So, I assume that you'll be adding photos at some point..... so until then, I see it like this. For context, I've successfully upgraded quite a few coins including a handful that "gained" five figures in book value. I've also had a tremendous number of failures and I paid a bunch of grading fees along the way. My experience puts me squarely into the category of small-time wannabe. Others do this day in and day out over decades. If any of those guys have ever seen your coin in its current holder most likely they passed it by.
First, understand, digest, and internalize that at least 3 professional graders have already seen and graded the coin in ideal lighting and in ideal circumstances. While there is a possibility that the coin is, in fact, under-graded, it is far more likely that the coin is graded correctly and you're not noticing the same things the graders did. This is especially true if you are not an experienced grader.
Photos do not reveal much about hairlines or luster, so comparing your coin to photos of other coins can only tell you so much. It's also possible that you're comparing your accurately graded coin to over-graded coins. They're out there, and easier to find than under-graded coins.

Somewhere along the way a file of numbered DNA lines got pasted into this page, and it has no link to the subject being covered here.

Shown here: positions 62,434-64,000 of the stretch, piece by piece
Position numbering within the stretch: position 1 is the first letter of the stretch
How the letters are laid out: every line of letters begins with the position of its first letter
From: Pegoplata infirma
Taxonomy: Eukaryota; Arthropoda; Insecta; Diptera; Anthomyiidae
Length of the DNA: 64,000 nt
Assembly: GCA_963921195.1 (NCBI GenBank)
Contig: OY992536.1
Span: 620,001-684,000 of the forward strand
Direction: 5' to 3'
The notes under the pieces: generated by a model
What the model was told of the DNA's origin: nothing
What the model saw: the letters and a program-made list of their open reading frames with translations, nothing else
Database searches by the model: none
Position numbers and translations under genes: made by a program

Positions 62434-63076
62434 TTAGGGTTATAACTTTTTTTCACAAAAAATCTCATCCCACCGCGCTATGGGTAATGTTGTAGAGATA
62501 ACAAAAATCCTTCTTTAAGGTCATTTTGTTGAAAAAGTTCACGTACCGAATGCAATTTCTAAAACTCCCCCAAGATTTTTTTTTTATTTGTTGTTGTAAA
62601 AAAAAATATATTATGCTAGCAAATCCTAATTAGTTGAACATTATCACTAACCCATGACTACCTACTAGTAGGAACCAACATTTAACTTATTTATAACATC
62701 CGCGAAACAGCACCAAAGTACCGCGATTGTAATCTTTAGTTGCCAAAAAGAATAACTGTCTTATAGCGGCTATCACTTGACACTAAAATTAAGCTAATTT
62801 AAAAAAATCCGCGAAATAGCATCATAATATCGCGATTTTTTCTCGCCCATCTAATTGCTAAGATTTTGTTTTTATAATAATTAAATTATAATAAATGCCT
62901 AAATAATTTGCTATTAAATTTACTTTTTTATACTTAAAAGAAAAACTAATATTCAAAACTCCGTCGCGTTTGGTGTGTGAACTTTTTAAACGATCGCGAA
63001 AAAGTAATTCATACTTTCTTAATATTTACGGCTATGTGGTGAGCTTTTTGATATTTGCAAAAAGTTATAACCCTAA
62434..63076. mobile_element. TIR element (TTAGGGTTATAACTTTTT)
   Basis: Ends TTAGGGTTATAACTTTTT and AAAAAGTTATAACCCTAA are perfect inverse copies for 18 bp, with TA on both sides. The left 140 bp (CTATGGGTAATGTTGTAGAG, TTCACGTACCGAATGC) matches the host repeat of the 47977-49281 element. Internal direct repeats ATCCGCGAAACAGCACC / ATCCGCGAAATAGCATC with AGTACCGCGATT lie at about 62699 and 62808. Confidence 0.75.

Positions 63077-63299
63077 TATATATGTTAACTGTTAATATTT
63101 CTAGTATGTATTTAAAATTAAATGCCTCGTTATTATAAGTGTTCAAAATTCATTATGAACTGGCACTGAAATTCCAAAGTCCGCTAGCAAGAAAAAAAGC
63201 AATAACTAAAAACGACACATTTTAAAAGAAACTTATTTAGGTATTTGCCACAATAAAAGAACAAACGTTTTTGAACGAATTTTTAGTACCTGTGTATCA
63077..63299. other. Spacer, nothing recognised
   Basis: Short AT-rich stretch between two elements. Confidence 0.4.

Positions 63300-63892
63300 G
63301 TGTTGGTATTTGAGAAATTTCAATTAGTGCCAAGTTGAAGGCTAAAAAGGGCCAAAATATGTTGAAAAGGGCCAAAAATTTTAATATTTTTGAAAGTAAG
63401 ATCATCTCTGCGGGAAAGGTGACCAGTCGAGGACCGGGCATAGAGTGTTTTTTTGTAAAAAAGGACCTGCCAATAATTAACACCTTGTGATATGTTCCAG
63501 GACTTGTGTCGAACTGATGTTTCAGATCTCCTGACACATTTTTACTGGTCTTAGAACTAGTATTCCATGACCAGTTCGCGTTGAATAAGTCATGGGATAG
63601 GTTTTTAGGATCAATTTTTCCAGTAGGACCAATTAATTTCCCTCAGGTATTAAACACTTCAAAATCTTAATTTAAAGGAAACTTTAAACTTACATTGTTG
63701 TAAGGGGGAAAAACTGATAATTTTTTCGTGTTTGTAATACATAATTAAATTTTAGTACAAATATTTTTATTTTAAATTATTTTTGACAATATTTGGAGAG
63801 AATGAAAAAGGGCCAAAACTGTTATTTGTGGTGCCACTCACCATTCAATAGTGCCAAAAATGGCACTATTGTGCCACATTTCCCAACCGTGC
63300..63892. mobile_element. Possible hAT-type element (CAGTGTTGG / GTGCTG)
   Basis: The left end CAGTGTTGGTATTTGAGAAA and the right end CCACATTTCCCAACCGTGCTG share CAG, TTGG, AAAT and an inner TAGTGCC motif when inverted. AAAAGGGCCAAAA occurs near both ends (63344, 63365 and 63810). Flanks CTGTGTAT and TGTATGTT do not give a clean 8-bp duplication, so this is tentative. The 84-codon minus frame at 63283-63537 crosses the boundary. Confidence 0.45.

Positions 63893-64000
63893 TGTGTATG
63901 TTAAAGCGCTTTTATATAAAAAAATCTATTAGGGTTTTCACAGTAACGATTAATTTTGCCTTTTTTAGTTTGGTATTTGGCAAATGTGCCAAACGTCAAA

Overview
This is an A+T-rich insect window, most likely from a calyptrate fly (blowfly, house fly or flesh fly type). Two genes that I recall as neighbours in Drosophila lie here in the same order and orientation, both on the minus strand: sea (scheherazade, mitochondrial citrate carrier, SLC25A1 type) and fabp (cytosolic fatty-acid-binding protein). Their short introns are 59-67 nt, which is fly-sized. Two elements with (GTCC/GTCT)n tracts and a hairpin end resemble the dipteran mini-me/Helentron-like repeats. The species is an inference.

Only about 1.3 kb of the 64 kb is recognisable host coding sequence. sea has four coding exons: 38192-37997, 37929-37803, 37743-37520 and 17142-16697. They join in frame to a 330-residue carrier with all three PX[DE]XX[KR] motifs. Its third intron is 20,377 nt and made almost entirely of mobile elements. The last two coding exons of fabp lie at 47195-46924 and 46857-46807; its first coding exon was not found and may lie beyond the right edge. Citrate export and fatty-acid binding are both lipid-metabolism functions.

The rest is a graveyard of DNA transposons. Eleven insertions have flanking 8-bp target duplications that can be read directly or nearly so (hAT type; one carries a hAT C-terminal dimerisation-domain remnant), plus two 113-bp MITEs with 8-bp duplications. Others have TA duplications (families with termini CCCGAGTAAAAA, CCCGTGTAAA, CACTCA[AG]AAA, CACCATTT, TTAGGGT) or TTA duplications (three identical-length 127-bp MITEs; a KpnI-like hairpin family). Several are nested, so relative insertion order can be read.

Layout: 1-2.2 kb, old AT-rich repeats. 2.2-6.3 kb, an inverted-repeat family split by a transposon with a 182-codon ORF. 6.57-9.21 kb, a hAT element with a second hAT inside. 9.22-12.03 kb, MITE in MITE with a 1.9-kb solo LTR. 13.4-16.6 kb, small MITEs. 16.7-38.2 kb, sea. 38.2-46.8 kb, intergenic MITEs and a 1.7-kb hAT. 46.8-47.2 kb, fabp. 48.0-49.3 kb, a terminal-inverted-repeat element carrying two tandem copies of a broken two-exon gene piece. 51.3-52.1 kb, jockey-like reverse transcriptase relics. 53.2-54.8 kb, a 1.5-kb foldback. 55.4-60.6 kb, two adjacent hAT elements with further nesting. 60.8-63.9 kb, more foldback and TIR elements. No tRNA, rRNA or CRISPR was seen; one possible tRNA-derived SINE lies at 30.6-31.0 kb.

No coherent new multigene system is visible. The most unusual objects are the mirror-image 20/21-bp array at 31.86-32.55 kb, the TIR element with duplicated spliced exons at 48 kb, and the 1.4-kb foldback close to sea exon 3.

Without knowing exactly what your coin is (until presumably you post photos), it's relatively easy to get an upgrade when there isn't much change in value. Turning a 1923 MS65 Peace dollar into an MS65+ Peace dollar doesn't even cover the grading fees. If it's nice, they'll probably do it..... "Sure, yeah, why not? Where we going for lunch today?" Turning a 1934-S MS66 Peace dollar into an MS66+ is a whole 'nuther critter. The graders know it, and the company is potentially on the hook if they make a mistake so coins like that are scrutinized more carefully. "I dunno Bob, do you think it's as nice as I think it is? Let's see what George thinks...... Yeah, now that you mention it, the little patch there under the right wing bugs me a bit too."
Finally, sometimes it's just luck and a numbers game. The best graders are the ones most likely to actually give you a bump up if the coin deserves it. If a grader isn't sure, they're going to take the safe route and leave it alone. You might need to submit it a half-dozen times to get it in front of the people who see it the same way you do.